Helen Sharman

[Edit]

Is Helen Sharman Dead or Still Alive? Helen Sharman Birthday and Age

Helen Sharman

How Old Is Helen Sharman? Helen Sharman Birthday

Helen Sharman was born on May 30, 1963 and is 59 years old now.

Birthday: May 30, 1963
How Old - Age: 59

Helen Sharman Death Fact Check

Helen is alive and kicking and is currently 59 years old.
Please ignore rumors and hoaxes.
If you have any unfortunate news that this page should be update with, please let us know using this .

Helen Sharman Coronavirus

Does Helen Sharman Have the coronavirus?


Helen Sharman does not have the coronavirus. We haven't heard any unfortunate news about Helen Sharman having the coronavirus (COVID-19).

Helen Sharman - Biography

Helen Patricia Sharman OBE FRSC (born 30 May 1963), is a British chemist who became the first Briton in space and the first woman to visit the Mir space station in 1991.
After responding to a radio advertisement asking for applicants to be the first British space explorer, Helen Sharman was selected for the mission live on ITV, on 25 November 1989, ahead of nearly 13,000 other applicants. The programme was known as Project Juno and was a cooperative Soviet Union–British mission co-sponsored by a group of British companies.

Sharman was 27 years and 11 months old when she went into space, making her (as of 2017) the sixth youngest of the 556 individuals who have flown in space. Sharman has not returned to space, although she was one of three British candidates in the 1992 European Space Agency astronaut selection process and was on the shortlist of 25 applicants in 1998.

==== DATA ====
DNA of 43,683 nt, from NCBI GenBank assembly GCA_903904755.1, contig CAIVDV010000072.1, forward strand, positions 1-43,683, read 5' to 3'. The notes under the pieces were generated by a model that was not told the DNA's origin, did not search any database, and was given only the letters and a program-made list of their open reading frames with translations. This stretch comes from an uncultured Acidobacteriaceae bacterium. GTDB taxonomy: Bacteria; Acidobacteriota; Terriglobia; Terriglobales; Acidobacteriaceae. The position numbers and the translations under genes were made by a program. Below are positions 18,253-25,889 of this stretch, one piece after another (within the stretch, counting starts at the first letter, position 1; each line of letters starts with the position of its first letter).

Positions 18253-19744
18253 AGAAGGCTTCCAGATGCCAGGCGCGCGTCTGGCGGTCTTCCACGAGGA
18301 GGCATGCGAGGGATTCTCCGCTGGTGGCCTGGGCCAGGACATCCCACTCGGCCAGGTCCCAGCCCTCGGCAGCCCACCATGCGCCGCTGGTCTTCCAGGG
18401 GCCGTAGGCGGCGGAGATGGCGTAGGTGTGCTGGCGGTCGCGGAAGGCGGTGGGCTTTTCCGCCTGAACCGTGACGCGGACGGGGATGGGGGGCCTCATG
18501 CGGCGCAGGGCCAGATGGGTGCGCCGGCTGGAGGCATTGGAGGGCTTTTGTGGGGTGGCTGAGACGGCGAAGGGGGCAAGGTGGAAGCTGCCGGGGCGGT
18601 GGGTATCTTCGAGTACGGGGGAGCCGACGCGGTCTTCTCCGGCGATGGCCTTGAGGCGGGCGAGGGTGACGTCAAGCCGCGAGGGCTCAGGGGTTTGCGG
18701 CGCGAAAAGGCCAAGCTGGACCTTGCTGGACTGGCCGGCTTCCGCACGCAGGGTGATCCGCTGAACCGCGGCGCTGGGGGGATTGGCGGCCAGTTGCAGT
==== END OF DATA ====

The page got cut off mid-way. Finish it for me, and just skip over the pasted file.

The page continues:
Helen Sharman was awarded the Gold Medal of the Royal Aero Club, in 1990. Then, in 1991, she was chosen to light the flame at the 1991 Summer Universiade, held in Sheffield. On live international television, she tripped while running through the infield of Don Valley Stadium, sending the burning embers onto the track. Encouraged to continue her run, without any flame from the torch, she proceeded round the track and climbed to the ceremonial flame. Despite the lack of any fire from the torch the ceremonial flame still ignited.
For her pioneering efforts, Sharman was appointed an Officer of the Order of the British Empire (OBE) in the 1992 Birthday Honours, and the following year an Honorary Fellow of the Royal Society of Chemistry (HonFRSC). Sharman was appointed a Companion of the Order of St Michael and St George (CMG) in the 2018 New Year Honours for services to Science and Technology Outreach.

DEAD OR ALIVE?